How to Handle a Children Aggression


Every child is aggressive at one time or another. Sometimes aggression is desirable (for example, when he has to protect himself), acceptable (for example, when he is trying to win a game), and sometimes it is unacceptable (for example, when he hits another child in order to grab a toy). Children must be taught how to judge when aggression is acceptable, and they also must be taught how to control their aggression.

Sigmund Freud believed that every baby is born with aggres­sive instincts, and that parenthood involves teaching a child to repress these hostile impulses. Freud also maintained that no matter how well parents do their job, such impulses are always there in the child, just lying under the surface waiting to be trig­gered. Yet we all know at least one child who is very docile, who would never fight back even to save himself from injury. Children like this seem to lack all aggressive urges, even when they themselves are at risk. If human aggression was solely a matter of instinct, then such children wouldn’t exist.

You may be worried that some television programs encour­age your child to be aggressive. Current studies indicate that you have cause for concern. Consider these basic psychological facts:

  • Young children model the behavior they see.
  • Young children are unable to distinguish fantasy from reality.
  • Young children do not understand the meaning of death.

Educators report that violence portrayed in the media con­tributes to violence perpetrated by children and against other children. Most vulnerable are underprivileged children whose caregivers often do not have the time or resources to supervise television viewing, interpret the messages given, or provide recreational alternatives. Often the TV set is the household baby sitter. Statistics indicate that the average North American preschooler watches twenty-five hours a week of television. This statistical average includes children who watch no televi­sion and children who live in homes where the television is never turned off.

Through mainstream television programs, children are exposed to attractive individuals, cartoon characters, and even toys that are violent and engage in acts of physical harm, sexu­al violence, brutality, and verbal abuse. Peaceful or intellectual people are usually portrayed as boring nerds. Think about some of the messages children may receive:

  • Violence is fun.
  • Guns are toys.
  • Problems can be resolved by violence.
  • You are only attractive when you are violent.
  • You are only attractive when you have a muscular body.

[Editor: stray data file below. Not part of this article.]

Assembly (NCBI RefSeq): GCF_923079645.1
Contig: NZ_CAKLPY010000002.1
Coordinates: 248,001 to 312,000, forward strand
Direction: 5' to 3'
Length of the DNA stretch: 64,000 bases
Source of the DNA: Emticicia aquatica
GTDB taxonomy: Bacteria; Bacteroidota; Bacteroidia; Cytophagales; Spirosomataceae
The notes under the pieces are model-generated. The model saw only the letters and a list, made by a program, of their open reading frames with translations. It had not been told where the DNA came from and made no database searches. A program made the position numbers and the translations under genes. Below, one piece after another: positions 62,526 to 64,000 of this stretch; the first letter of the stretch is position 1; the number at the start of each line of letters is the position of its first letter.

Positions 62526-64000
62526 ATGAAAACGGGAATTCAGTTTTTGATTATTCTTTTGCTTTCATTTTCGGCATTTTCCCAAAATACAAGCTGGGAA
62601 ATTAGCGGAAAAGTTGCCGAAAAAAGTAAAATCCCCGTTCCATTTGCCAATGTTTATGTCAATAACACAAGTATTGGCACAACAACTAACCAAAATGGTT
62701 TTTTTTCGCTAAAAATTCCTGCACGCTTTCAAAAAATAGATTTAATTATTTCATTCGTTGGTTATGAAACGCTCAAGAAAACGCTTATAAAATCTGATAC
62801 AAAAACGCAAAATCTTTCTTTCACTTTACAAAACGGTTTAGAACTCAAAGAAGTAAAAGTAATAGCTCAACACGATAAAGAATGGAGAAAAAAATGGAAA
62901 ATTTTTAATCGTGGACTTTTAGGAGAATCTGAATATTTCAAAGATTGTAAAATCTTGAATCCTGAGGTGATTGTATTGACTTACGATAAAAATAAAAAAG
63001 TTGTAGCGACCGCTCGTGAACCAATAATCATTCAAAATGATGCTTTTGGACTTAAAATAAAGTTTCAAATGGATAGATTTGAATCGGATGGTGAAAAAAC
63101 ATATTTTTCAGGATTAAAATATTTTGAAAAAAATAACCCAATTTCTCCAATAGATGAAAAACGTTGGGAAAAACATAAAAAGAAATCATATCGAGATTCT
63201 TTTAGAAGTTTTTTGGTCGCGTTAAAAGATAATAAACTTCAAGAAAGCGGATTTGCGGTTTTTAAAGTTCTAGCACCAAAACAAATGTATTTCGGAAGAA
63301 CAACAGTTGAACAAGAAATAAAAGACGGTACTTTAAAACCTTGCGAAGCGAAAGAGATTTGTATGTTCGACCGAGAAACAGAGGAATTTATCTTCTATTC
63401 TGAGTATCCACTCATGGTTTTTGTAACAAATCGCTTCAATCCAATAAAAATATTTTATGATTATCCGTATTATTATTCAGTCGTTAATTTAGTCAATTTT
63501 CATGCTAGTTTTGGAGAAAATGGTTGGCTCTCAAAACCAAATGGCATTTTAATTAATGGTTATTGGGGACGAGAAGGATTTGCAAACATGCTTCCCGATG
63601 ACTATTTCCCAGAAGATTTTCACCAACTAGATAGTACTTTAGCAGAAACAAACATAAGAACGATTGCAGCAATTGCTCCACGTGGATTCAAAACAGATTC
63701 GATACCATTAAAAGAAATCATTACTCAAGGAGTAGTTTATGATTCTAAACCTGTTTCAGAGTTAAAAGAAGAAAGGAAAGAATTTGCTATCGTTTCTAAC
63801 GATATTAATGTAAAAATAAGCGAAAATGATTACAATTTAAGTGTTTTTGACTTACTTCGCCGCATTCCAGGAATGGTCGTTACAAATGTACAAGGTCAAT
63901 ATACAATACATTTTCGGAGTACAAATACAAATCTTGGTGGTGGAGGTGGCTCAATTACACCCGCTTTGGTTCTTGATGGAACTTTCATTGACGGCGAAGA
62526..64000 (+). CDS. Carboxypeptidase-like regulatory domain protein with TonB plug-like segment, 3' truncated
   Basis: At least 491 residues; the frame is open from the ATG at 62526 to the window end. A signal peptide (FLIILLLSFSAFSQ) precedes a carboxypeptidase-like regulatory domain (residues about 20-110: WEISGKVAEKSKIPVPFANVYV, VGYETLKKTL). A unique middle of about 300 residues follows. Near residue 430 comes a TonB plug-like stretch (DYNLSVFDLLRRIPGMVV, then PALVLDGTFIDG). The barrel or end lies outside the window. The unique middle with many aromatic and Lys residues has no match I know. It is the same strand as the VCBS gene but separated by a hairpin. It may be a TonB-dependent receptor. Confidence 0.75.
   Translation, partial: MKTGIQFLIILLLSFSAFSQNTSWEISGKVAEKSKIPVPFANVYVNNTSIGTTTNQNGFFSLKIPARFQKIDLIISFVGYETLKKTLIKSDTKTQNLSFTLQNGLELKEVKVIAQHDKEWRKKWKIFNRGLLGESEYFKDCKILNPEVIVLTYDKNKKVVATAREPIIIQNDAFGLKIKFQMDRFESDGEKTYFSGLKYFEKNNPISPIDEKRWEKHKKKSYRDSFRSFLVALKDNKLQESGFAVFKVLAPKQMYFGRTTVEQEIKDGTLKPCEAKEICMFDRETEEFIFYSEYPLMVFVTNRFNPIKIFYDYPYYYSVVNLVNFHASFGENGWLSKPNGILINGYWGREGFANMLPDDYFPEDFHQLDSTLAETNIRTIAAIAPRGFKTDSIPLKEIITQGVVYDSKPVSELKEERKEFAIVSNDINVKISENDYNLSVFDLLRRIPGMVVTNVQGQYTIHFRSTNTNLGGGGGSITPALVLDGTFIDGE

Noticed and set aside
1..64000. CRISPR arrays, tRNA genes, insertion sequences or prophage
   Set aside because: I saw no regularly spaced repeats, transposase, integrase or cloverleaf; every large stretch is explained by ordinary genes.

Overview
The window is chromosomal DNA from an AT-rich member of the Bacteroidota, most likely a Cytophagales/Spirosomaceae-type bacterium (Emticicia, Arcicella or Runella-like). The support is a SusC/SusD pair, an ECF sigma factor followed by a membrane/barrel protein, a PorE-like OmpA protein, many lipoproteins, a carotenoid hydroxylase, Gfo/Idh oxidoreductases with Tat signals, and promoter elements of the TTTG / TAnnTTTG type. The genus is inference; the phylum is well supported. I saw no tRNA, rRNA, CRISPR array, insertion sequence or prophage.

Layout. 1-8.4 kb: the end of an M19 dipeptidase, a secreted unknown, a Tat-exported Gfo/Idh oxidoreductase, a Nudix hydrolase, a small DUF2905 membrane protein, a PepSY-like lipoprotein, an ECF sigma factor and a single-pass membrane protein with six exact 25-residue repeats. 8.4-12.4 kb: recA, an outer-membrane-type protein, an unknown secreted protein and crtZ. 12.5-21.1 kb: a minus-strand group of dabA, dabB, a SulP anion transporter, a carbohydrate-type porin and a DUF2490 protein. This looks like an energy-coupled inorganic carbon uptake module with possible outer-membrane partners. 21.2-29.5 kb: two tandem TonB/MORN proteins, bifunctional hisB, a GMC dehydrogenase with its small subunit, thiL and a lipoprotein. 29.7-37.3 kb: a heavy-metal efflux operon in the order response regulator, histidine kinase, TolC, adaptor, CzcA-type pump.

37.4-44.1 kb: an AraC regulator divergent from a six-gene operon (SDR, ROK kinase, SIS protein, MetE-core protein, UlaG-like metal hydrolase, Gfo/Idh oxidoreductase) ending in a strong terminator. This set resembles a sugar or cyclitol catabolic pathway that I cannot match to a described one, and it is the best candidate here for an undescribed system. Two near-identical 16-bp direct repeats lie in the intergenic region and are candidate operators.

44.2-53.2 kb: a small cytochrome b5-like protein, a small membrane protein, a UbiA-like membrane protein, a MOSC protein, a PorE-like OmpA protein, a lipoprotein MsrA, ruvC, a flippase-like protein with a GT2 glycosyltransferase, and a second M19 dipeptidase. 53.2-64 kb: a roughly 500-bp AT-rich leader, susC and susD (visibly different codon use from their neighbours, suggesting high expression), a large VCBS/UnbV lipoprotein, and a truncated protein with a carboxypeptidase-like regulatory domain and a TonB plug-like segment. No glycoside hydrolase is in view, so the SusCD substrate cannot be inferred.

• You are only attractive when you are thin.
  • Violence is entertainment.
  • Violence is attractive.
  • The more violent you are, the greater your prestige.
  • Being a caring or intelligent person or a negotiator means you are a loser.
  • Men only look and act in certain ways.
  • Women only look and act in certain ways.

Educators report children are confused when they receive conflicting messages once they get out into the real world:

  • In nursery school: “It’s not nice to hit Johnny.”
  • In kindergarten: “Kung fu and karate kicks are not allowed.”
  • In grade school: “It is NOT okay to swarm a child on the playground because he appears different from the others.”
  • In high school: “If you bring a gun to school you are expelled. Permanently.”

Whenever you allow young children to see violent televi­sion, discuss the violence and values presented.

Parents also influence the development and expression of their children’s aggression. Extreme forms of discipline at home—whether overly strict or overly permissive—are more like­ly to cause your child to be aggressive than are more-balanced forms of discipline. Children who are spanked when they misbe­have have a higher level of aggression. One study shows that hit­ting a child as a form of discipline gives the child a “hitting license”—the child learns behavior that is not tolerated at work, play, or outside the home. Physical punishment becomes an increasingly violent cycle that results in such long-term effects as physical damage, higher death rates, and stunted mental and emotional growth. Children who are hit are more likely to abuse their own children. In North America, spanking is becoming less and less acceptable as a form of discipline, and can lead to charges of physical assault against an abusing parent, with sen­tences of six months to three years.

Most children have aggressive emotions from time to time. This is normal. There is nothing wrong with your child feeling angry and hostile toward someone, especially when that person has deliberately hurt him. What is wrong, however, is for your child to act on these feelings. Your child must learn how to express aggressive urges in an indirect way, without assaulting other peo­ple. So never be outraged when you see your child angry. Instead, help him dissipate that fury without hurting anyone.

The most socially acceptable way for young children to release aggression is any form of physical exercise, such as run­ning, playing soccer, swimming, playing on playground equip­ment, playing catch, jumping, skating, and skipping. Other socially acceptable—and psychologically healthy—ways of releasing pent-up emotions include active playground games, such as tag, and all creative activities: painting, singing, danc­ing, playing in a sand box, playing with water, clay-modeling and working with Play-Doh. Every day in playgroups, nurseries, schools, and homes you will find children slapping clay around most vigorously, or perhaps enthusiastically splashing paint.

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About the Author: Alan Kennon lives a very happy life with two kids and a lovely wife. He likes to share his life time experiences with others about how they can improve their lifestyle and personality.

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